I am Sitithana Kasapila one of the members that worked with Bikes Without Borders. This is a Canadian based non-profit NGO which helps the less fortunate in developing countries by using bicycles as a toll for empowerment. Bikes without Borders performed a survey of transportation needs which took place from 18thMay to 2nd June 2010 in Zomba district, Malawi. It was really interesting to learn that I was one of the people who made up the team. After comprehensive training, we were off to do our fieldwork. Although I like working with the rural people, I was skeptical about going into the villages. I had mixed feelings of what the people would be like. It was even difficult for me to imagine what the situation would be like meeting people who were total strangers. But I was confident in the fact that Malawians are probably the most friendliest people I have ever met.

The day we started field work, I was relieved to hear that we were going to begin by meeting the health care workers in the Health Centres and the cyclists in the Market places. With this, I realized that the task was much easier and not tiresome as it is when it is door to door. In the villages, the people were very friendly and so willing to talk to us. It was even easy for me to build strong relationships with the respondent because they were more open. It was very interesting for me to reflect and feel mixed emotions. I was feeling sorry most of the times we were leaving the villages because I had learnt so much about their hardships.

The field work on its own was an eye opening experience. Apart from funny answers mostly from the cyclists, we shared lots of knowledge and experiences with the rural people. I came to realize that these people have knowledge and they know some things that I never knew before. Apart from the shared experience and knowledge we all together open up to new knowledge that we all never knew. Working with Bikes Without Borders was really one of the most wonderful experiences I have had in my life.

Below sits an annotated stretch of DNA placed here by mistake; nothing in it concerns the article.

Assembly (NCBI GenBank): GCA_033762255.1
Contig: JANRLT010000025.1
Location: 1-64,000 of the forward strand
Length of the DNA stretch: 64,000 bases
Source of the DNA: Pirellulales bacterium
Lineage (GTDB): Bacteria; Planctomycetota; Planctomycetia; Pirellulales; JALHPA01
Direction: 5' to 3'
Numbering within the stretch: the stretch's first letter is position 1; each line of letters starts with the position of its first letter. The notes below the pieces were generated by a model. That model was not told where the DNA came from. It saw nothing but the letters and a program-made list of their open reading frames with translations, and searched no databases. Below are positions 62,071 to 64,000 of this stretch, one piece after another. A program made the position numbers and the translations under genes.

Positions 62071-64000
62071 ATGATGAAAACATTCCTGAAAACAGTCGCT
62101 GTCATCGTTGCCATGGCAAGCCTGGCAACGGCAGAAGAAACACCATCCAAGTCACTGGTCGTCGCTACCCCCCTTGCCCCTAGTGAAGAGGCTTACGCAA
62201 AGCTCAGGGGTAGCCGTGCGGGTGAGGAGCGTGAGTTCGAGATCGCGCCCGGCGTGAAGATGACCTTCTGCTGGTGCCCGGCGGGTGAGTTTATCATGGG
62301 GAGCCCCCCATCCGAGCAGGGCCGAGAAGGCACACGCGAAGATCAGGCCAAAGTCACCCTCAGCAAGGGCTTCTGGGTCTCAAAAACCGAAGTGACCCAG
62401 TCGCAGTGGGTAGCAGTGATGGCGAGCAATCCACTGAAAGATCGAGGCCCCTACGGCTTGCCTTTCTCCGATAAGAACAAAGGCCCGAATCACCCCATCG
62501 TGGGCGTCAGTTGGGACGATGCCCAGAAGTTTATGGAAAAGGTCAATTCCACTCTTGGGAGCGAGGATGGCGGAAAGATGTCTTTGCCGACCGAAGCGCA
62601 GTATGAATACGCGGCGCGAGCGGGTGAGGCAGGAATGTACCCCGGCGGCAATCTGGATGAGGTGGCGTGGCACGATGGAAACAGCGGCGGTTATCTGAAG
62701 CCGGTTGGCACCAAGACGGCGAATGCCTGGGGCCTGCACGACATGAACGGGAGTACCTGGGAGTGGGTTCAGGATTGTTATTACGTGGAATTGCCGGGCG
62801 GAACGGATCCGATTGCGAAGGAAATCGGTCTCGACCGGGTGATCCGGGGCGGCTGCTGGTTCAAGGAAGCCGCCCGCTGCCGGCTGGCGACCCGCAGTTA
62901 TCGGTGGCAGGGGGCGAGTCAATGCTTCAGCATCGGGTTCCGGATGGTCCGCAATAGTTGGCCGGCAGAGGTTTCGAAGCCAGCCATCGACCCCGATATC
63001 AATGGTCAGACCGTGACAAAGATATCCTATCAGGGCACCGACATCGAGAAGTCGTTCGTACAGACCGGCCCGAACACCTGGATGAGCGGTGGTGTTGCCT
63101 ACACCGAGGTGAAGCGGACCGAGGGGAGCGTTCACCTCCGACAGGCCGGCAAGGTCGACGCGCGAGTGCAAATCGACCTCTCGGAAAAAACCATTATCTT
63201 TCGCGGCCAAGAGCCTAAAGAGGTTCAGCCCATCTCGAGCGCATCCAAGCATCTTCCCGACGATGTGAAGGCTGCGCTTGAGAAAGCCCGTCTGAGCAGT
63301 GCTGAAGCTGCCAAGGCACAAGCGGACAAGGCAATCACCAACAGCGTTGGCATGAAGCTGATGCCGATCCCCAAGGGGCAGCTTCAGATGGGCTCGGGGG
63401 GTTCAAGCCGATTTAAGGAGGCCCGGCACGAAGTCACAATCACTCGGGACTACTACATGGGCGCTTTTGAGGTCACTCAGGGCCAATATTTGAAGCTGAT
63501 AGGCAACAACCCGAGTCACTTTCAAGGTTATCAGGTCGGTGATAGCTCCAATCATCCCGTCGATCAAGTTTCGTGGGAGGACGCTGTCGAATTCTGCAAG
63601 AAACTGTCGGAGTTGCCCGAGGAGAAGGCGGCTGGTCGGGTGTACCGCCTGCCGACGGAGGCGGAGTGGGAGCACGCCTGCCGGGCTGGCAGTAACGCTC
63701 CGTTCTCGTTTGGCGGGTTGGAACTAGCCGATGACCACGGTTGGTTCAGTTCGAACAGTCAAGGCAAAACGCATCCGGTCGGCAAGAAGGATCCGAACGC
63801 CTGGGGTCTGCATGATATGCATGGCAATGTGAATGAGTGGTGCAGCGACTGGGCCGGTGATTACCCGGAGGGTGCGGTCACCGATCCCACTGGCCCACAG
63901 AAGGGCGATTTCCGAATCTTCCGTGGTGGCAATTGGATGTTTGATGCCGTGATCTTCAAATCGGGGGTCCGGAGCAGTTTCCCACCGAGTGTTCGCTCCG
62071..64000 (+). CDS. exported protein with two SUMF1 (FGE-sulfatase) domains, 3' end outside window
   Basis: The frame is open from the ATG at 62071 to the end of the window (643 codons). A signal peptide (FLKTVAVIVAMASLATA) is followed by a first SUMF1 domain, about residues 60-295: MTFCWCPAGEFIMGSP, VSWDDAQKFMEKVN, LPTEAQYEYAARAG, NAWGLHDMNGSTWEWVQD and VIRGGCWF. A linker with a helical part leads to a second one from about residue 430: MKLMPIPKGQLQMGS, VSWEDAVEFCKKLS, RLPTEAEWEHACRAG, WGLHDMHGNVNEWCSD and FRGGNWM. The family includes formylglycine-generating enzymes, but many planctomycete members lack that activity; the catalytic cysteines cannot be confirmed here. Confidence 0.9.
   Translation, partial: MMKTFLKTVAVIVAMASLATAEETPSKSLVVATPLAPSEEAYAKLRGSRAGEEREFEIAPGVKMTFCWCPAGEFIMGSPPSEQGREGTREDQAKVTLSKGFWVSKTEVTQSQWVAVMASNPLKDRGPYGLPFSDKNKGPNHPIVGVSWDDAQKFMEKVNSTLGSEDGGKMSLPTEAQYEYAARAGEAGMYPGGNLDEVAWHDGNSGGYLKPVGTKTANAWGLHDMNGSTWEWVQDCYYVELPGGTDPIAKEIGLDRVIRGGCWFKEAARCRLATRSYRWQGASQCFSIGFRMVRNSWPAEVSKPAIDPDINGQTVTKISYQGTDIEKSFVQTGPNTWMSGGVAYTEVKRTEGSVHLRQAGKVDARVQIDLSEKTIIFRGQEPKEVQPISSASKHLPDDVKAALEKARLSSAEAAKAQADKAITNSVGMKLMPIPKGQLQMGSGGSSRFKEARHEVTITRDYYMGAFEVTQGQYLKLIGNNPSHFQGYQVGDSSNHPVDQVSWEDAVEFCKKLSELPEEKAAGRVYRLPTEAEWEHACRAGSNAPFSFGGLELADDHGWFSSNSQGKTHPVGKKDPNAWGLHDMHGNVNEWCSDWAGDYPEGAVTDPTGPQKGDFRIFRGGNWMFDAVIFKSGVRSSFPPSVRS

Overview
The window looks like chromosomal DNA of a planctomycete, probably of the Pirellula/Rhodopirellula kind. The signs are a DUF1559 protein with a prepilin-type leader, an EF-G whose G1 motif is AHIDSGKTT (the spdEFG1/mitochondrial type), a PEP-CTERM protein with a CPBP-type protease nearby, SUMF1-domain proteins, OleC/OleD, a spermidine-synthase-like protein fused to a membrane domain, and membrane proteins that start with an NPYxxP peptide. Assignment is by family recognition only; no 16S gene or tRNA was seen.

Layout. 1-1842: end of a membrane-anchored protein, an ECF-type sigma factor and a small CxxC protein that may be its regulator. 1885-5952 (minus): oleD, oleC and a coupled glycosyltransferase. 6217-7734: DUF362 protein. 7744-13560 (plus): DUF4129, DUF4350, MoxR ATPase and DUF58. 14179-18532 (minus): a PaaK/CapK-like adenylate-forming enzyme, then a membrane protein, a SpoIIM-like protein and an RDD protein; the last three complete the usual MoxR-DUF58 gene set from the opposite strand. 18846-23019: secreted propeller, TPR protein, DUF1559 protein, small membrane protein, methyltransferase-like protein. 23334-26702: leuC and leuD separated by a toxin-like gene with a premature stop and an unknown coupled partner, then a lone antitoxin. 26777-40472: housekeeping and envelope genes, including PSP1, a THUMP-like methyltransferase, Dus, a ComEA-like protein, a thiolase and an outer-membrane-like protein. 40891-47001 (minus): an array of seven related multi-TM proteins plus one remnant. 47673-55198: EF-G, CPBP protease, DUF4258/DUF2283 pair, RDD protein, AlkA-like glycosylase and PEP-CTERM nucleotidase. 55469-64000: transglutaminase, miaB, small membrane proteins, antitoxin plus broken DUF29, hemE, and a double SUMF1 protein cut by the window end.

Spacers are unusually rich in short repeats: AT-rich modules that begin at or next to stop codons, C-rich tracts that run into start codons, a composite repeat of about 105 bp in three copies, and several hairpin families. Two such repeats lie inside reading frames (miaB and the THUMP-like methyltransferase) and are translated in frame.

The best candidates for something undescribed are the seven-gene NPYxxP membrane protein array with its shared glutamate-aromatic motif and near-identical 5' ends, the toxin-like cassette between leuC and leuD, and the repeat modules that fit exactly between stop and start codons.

— Sitithana Kasapila

Sitithana Kasapila was one of ten Chancellor College (located in Zomba, Malawi) graduates from the International Development program hired to conduct research.

Tawonga Msiska’s Reflections
by Tawonga Msiska

When I first got the job of being an enumerator/researcher for Bikes for Borders, my thoughts were of how easy the job would be. To enumerate-to simply list down what others would be telling me was just going to be easy money. Little did I know that my first week as an enumerator around Zomba would turn out to be surprisingly different from what I had expected.

Likangala Health Centre turned out to be such an enlightening and humbling experience. The CBOs are very hard working and are devoted to helping the people in not only their villages, but neighboring ones as well. They give so much of their time and energy by counseling others and giving out medicine to those that are sick in the villages. Sometimes, they even help in bringing those that are urgently sick to the health centre using any means of transportation that is available at the time.

A fifty seven year old respondent smilingly told me of how he visits people in the villages around the health centre by foot. He walks for miles on end providing advice on health, soap and sometimes medicine to those that are sick but cannot reach the health clinic. He has been doing this for over 12 years. Having had his bike spoiled years ago, he has no choice but to walk. Despite this fact, this man is still willing to help in spite of his situation and age. I found this to be quite humbling for a man who has almost nothing to be able to give almost everything.

Chamba Health Centre turned out to be almost as astounding as the one before. With so many volunteers helping out at the health clinic in serving the people that are sick by travelling such long distances of sometimes even fifteen kilometers from the health centre using oxcarts, bicycles and sadly sometimes by foot.

As it turns out, bicycles are such a major part of the transportation system in Malawi. A lot of people rely on riding a bicycle in order to carry out their errands and business’ allowing them to reach the most essential and remote places. One of the cyclist respondents that I met in Mpyupyu, Zomba, travels to Chinamwali market everyday, a distance of over 12 kilometres, in order to sell fruit for his livelihood. As I approached the man with a friendly and informative greeting about what why Bikes Without Borders wanted to talk to him, he was eager to participate and answer my questions. I was polite and friendly but informative about the intentions of BWB. He listened attentively and answered each question with careful consideration since the topic of transportation concerned him greatly. By the end of the interview, I had not just met a respondent but made a friend as well.

This experience has taught me how much there is to learn not only from the respondents but from the people I work with as well. Our leader Kristen has encouraged me to grow as a person and with her and the other enumerators help, this survey has proven to be a very informative process of how people in Malawi are living their lives while improving mine as well.

All in all, my experience with BWB has really been a great one!
— Tawonga Msiska

Tawonga Msiska was one of ten Chancellor College (located in Zomba, Malawi) graduates from the International Development program hired to conduct research.